Jacksonville leaders focus on fentanyl threat to first responders

Drug box of  Fentanyl containing fentanil for treatment of sever
New legislation and an ad campaign takes aim at an all-too-common scourge.

A new bill and a new ad campaign signal the commitment of Northeast Florida elected officials to blunt the impact of fatal fentanyl on first responders.

A Jacksonville Republican seeks to impose hard time on those who expose first responders to fentanyl when they are responding to crimes or emergency situations.

Rep. Jessica Baker’s measure (HB 231) contemplates felony penalties for “persons who unlawfully & intentionally possess specified controlled substances or mixtures & who expose law enforcement officers & others who are acting in their official capacity to such substances or mixtures & causing serious injury.”

Law enforcement officers, firefighters, emergency medical technicians, and paramedics would all be protected under this bill should it become law.

Guilty parties “must be sentenced to a mandatory minimum term of imprisonment of 15 years. If the injury sustained results in death or great bodily harm, the person commits a felony of the first degree … and, upon conviction thereof, must be sentenced to a mandatory minimum term of imprisonment of 30 years.”

The bill does not have a Senate companion at this writing, but that’s likely to change soon.

Baker is an Assistant State Attorney in the 7th Circuit. Her bill comes as Melissa Nelson, the elected State Attorney in the 4th Circuit, is launching a fentanyl awareness campaign called “On High Alert.”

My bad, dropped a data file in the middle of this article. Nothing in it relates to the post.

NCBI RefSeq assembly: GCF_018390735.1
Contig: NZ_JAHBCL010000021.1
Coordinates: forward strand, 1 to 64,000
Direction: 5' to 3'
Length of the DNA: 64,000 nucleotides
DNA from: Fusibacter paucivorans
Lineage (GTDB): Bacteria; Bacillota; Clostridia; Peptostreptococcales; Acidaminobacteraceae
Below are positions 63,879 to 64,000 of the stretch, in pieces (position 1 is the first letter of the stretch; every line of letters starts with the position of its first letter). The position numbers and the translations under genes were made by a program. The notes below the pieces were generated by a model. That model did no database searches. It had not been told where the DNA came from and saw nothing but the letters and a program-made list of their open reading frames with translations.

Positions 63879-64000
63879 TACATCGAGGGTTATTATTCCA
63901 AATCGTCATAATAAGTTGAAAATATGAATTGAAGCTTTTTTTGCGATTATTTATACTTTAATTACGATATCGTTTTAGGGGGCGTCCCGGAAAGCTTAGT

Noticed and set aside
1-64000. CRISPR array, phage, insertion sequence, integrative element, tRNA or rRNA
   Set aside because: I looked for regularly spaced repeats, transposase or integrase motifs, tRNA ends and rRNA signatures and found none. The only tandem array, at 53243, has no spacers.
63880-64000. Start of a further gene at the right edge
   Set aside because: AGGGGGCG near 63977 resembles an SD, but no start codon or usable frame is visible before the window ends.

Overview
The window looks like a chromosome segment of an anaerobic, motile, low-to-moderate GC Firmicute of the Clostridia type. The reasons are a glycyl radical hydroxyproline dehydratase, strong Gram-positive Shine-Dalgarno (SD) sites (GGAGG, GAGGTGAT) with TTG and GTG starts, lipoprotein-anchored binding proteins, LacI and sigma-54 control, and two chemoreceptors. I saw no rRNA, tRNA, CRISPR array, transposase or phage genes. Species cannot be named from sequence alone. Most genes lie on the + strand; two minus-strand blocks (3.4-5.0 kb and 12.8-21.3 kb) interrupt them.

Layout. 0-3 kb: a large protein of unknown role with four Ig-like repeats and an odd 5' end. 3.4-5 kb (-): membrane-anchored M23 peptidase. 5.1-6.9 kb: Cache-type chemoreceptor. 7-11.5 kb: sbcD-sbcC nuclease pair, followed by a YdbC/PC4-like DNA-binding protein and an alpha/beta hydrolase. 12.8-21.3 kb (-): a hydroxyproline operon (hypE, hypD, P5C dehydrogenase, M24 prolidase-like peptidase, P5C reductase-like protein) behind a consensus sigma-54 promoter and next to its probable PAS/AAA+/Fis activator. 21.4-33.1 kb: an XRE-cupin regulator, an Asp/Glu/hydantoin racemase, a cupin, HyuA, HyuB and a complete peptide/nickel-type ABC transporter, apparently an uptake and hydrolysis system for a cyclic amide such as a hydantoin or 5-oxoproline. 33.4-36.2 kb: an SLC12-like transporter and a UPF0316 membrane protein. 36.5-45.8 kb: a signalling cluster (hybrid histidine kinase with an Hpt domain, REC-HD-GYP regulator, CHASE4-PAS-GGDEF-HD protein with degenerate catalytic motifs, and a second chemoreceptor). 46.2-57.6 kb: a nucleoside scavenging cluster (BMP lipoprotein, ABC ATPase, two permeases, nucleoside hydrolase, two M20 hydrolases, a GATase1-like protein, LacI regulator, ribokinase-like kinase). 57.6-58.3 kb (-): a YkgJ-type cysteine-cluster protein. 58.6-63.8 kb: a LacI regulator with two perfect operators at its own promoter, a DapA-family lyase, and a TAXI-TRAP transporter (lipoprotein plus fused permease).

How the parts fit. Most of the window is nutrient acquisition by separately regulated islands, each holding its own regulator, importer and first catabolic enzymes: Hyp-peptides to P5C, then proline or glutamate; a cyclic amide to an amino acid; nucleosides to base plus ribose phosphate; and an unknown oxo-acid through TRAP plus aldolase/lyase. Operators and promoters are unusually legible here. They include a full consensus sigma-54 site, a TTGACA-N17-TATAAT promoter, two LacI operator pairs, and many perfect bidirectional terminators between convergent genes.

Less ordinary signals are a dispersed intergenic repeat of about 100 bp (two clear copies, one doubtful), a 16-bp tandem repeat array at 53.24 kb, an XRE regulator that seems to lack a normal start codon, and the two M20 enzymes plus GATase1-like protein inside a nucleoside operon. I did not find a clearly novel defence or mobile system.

The five-part series will feature first responders, those in recovery, victims and their next of kin, and elected officials. Our goal with this program is to educate the public, but specifically reach parents and their teenagers who we hope are having important conversations about the dangers of today’s street drugs,” Nelson’s office announced.

You can see the first video in the series, which runs for the next few weeks, below.

A.G. Gancarski

A.G. Gancarski has written for FloridaPolitics.com since 2014. He is based in Northeast Florida. He can be reached at [email protected] or on Twitter: @AGGancarski


One comment

  • MH/Duuuval

    October 21, 2023 at 10:32 am

    Can Baker hold two elected offices simultaneously? That don’t sound right.

    In any case Baker does not represent Jacksonville except insofar as her husband has his grimy fingerprints over local GOP politics. She is one of a growing number of nepots and legacies spouting from the DeSantis-Trump nexus.

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